Brits can make it through five nights out in a row before they need a night in to recover

A study of 2,000 adults found that a tenth feel they need a night in after just one night out over the winter. And a third would happily spend every night at home during the winter months, with 66 percent saying nights in are one of their favourite things about the season. It also emerged six in 10 of those polled ‘need’ a certain amount of cosiness in their lives to feel great, with two thirds believing relaxing nights in are good for their wellbeing.

Swedish lifestyle expert at wood burning stove manufacturer Contura, Catharina Bjrkman, said: “For the majority of us, modern living is pretty relentless.

“While we all enjoy the revelries that come with the busy social season in the run up to Christmas, we can inevitably end up feeling overwhelmed and exhausted.

“It’s important to find the right balance to avoid burnout and stress.”

The survey also found three quarters prefer a night in to going out during the colder season.

More than a third believe this downtime at home is vital to achieve a good work-life balance, while half go so far as to claim it’s important their overall health.

One in five disconnected from social media on their nights in, with 45 percent taking time out by enjoying a soak in the bath, and 31 percent slipping into comfy PJs.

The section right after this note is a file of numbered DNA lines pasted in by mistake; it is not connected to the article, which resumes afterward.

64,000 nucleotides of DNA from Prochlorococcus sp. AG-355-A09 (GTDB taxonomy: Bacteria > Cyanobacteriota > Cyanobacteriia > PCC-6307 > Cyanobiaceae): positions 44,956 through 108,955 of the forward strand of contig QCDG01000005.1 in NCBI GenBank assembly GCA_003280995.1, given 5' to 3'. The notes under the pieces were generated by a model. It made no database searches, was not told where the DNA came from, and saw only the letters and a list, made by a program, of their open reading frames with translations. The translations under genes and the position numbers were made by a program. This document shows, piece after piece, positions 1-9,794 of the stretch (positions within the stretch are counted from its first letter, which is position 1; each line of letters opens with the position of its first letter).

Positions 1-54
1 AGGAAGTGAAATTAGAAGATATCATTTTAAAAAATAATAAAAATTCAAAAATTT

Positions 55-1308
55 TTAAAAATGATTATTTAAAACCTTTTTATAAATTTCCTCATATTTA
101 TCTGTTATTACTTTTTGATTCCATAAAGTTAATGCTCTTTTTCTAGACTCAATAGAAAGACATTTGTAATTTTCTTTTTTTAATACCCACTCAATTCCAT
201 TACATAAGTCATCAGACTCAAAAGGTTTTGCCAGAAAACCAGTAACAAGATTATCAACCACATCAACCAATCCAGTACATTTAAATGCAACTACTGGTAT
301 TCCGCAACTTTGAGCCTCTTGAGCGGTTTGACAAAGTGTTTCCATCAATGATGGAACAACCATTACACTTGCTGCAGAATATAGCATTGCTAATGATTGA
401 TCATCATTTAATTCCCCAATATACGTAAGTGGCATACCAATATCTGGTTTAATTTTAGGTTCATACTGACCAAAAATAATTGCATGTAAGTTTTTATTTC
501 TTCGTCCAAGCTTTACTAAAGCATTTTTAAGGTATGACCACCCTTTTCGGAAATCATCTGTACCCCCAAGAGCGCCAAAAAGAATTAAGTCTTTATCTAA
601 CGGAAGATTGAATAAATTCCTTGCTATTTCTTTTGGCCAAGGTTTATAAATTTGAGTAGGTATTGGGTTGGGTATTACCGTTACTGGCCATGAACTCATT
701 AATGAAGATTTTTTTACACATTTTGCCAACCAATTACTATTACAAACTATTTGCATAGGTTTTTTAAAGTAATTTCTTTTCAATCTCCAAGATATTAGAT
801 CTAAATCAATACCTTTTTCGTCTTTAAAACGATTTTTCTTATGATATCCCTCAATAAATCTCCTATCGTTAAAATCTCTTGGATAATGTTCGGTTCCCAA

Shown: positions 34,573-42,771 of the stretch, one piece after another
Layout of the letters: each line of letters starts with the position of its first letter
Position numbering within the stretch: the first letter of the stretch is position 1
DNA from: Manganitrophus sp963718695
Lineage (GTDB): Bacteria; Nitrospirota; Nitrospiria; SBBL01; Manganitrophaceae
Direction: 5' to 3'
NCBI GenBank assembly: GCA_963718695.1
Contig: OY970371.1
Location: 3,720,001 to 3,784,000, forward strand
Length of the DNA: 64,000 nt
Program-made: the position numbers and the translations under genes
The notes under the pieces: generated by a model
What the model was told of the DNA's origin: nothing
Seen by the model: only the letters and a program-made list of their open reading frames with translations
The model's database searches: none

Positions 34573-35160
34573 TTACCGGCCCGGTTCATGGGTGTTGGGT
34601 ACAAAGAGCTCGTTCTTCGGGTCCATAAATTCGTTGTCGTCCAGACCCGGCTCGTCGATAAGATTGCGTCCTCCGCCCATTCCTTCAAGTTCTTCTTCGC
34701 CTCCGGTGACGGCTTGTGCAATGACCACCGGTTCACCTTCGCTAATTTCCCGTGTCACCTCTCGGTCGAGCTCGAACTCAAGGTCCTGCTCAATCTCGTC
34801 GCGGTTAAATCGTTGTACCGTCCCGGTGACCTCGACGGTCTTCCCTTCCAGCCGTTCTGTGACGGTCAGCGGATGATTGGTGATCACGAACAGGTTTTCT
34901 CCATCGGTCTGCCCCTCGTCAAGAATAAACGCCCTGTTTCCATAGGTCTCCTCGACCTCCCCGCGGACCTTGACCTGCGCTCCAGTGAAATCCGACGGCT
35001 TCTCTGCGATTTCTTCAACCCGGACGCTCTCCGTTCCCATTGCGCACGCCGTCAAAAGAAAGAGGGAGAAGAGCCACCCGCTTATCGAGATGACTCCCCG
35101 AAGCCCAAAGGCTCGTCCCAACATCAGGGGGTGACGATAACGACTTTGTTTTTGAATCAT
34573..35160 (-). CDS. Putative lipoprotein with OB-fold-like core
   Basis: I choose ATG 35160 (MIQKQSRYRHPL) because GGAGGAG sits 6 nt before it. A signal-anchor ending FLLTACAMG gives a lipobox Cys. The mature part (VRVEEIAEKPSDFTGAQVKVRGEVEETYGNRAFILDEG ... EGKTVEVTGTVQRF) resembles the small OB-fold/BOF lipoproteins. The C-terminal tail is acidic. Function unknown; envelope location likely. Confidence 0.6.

Four in 10 also get their snug on through the winter by lying on the sofa, having hot drinks and wrapping up in a blanket.

A quarter of those surveyed, via OnePoll, also love having a log fire burning, and one in five said having music on or the smell of candles makes them feel cosy.

However, settling down to watch TV or popping the kettle on are the nation’s go-to ways to feel snug, at 47 percent and 41 percent respectively.

Psychologist Dr Becky Spelman said: “As a species we are fundamentally territorial, which means for most people home is very important on an emotional, as well as a practical level.

“During the winter months, with the long hours of darkness, it makes sense for us to want to hunker down in our ‘den’, taking care of ourselves and the people and things we hold dear.

“Scandinavians have a word – ‘hygge’ in Denmark or ‘mysig’ in Sweden – that encompasses the concept of ‘snug’.

“This is the feeling that we all aspire to when we plan a cosy night in – on our own, or with our loved ones.”

“The chemical serotonin has an effect on how relaxed and happy one feels and tends to be more associated with summer months.

“When the levels dip in winter, this can lead to Seasonal Affective Disorder.

“Finding pleasure and sources of happiness at home, by focusing on our own comfort and wellbeing, is an adaptive way of responding to challenging environmental conditions.

“Dedicating some time in our lives to enjoying being snug, cosy and happy in the comfort of our own home is not just lovely, it’s also part of a balanced, healthy approach to self-care.”

Source: Read Full Article